The only way we can gain anything from a standard is if everyone uses it. Therefore, any standard should be easy to use, easy to learn, and easy to understand. These objectives were our guidelines during the development of OCL.
OCL can be called a "formal" language, but unlike other currently available formal languages such as Objective-Z or VDM++, OCL is not designed for people who have a strong mathematical background. The users of OCL are the same people as the users of UML: software developers with an interest in object technology. OCL is designed for usability, although it is underpinned by mathematical set theory and logic.
Our objective in writing this book is to offer to practitioners of object technology a convenient way to become acquainted with and make use of this part of the UML standard. By writing this book we intend to make OCL available to everyone who can benefit from it. Using, learning, and communicating with OCL should be easy, and this book is an effort to make it easy.
With this book we emphasize the importance of constraints in object-oriented analysis and design and the importance of a formal, separate language for constraint notation. Please take OCL and use it well, so that the whole object-oriented community will gain from your efforts. Acknowledgments
Although on the cover of any book only the names of the authors appear, a book is always the result of the blood, sweat, and tears of many people. For their efforts in reviewing this book we would like to thank Balbir Barn, Steve Cook, Wilfried van Hulzen, John Hogg, Jim Odell, and Cor Warmer. Special thanks go to Heidi Kuehn, who did a great job polishing our English.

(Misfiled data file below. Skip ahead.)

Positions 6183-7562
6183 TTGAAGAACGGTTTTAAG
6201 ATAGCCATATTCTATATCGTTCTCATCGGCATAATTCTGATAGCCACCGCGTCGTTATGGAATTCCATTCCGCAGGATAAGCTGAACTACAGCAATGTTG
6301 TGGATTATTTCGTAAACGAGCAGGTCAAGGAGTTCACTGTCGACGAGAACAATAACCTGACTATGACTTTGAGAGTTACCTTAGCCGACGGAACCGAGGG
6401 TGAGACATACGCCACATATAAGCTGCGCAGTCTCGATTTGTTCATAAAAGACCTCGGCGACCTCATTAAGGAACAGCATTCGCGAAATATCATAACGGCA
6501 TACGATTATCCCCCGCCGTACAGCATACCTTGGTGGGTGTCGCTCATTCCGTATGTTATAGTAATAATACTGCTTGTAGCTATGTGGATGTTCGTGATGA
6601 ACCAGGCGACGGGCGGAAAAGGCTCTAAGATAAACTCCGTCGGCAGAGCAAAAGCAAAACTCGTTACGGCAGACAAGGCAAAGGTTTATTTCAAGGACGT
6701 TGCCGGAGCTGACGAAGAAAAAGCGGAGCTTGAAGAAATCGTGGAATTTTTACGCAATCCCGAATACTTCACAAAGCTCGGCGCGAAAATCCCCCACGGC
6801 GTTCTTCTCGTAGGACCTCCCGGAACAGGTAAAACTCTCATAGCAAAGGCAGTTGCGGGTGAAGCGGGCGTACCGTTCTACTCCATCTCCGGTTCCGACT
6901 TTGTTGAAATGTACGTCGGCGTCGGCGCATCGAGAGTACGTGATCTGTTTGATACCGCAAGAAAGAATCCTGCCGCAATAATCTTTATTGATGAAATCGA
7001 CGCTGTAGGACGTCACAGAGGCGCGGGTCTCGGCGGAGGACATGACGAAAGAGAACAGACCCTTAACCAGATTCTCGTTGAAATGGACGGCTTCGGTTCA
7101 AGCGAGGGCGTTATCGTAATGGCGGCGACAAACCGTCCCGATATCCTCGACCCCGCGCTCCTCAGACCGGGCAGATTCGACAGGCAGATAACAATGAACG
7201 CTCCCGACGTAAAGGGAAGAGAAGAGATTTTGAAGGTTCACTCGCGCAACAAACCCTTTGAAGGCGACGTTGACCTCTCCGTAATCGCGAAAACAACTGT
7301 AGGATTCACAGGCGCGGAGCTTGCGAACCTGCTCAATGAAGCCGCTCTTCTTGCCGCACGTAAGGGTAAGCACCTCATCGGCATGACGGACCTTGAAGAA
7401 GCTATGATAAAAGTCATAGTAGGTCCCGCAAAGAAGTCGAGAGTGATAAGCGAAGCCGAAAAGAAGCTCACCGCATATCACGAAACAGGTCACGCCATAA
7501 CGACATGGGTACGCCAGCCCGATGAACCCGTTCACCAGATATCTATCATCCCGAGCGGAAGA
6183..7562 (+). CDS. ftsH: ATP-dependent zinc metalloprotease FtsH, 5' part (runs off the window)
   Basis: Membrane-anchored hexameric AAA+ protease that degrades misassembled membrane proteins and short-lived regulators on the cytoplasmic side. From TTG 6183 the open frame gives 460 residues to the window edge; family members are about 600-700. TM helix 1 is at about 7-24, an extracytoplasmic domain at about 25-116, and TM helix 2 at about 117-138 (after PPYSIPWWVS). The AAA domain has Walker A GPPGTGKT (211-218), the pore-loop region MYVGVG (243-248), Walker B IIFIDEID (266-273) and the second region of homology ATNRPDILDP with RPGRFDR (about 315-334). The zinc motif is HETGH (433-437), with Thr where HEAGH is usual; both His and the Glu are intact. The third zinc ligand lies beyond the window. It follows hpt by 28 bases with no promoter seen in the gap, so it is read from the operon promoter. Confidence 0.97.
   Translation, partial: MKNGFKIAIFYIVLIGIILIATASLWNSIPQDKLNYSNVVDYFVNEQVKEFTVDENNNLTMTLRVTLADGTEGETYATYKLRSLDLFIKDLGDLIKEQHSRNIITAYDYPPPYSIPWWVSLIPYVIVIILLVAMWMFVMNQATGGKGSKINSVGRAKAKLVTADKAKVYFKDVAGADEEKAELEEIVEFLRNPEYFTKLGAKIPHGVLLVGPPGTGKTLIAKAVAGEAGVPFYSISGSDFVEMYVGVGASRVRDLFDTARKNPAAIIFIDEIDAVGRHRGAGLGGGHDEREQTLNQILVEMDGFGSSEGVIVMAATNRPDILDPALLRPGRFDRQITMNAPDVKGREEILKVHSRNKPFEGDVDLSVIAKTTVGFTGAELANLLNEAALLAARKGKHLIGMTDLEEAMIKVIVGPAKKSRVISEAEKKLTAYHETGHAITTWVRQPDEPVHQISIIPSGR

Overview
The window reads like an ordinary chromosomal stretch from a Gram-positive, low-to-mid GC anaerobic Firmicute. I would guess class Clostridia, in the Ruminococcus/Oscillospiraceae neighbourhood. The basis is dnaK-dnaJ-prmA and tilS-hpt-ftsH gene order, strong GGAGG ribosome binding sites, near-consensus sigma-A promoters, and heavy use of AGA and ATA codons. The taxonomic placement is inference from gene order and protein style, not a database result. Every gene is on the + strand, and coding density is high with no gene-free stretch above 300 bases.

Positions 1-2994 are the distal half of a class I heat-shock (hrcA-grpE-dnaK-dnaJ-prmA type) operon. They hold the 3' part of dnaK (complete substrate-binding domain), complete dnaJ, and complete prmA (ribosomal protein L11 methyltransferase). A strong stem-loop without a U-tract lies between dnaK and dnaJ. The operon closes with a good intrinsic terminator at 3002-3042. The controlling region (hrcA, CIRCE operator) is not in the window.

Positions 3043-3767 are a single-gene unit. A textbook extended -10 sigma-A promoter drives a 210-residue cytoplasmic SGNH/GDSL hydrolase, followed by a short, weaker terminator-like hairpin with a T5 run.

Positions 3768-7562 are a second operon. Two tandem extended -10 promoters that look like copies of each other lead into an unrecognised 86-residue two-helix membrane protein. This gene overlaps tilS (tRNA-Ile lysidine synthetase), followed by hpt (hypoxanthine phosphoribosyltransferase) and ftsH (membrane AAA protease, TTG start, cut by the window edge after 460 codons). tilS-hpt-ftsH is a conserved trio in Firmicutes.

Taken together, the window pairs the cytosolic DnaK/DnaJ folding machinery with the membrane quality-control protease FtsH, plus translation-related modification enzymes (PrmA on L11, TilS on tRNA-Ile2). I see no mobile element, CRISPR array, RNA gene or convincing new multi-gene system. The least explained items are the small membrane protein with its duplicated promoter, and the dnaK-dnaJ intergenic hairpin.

Acknowledgments for their contributions to OCL must undoubtedly go to the following:
The IBM team that developed the first version of OCL: Mark Skipper, Anna Karatza, Aldo Eisma, Steve Cook, and Jos Warmer.
The joint submission team from IBM and ObjecTime. The ObjecTime team was composed of John Hogg, Bran Selic, and Garth Gullekson, and the IBM team consisted of Steve Cook, Dipayan Gangopadhyay, Mike Meier, Subrata Mitra, and Jos Warmer. On an individual basis, Marc Saaltink, Alan Wills, and Anneke Kleppe also contributed.
The UML 1.1 team, especially the semi-formal subgroup of the UML core team: Guus Ramackers, Gunnar Overgaard, and Jos Warmer.
Several people who influenced OCL during this period, most notably Desmond D'Souza, Alan Wills, Steve Cook, John Hogg, and James Rumbaugh.
The many persons who gave their feedback on the earlier versions of OCL.
We would also like to thank all our teachers, colleagues, clients, and friends who in the past 15 years made us aware of the need for a practical form of formalism in software development. Coming from a theoretical background (mathematics and theoretical computer science), we have always found sound formalisms appealing, but very early in our careers we decided that writing a two-page "proof" for five lines of code is not the right way to improve our software. We have been searching ever since for a way to combine our love for sound and complete formalisms with our sense of practicality. We hope and expect that OCL will turn out to be just that: a practical formalism. Anneke Kleppe and Jos Warmer
October 1998, Soest, Netherlands
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Descrizione libro Addison-Wesley Professional, 1998. Paperback. Condizione libro: New. Codice libro della libreria P110201379406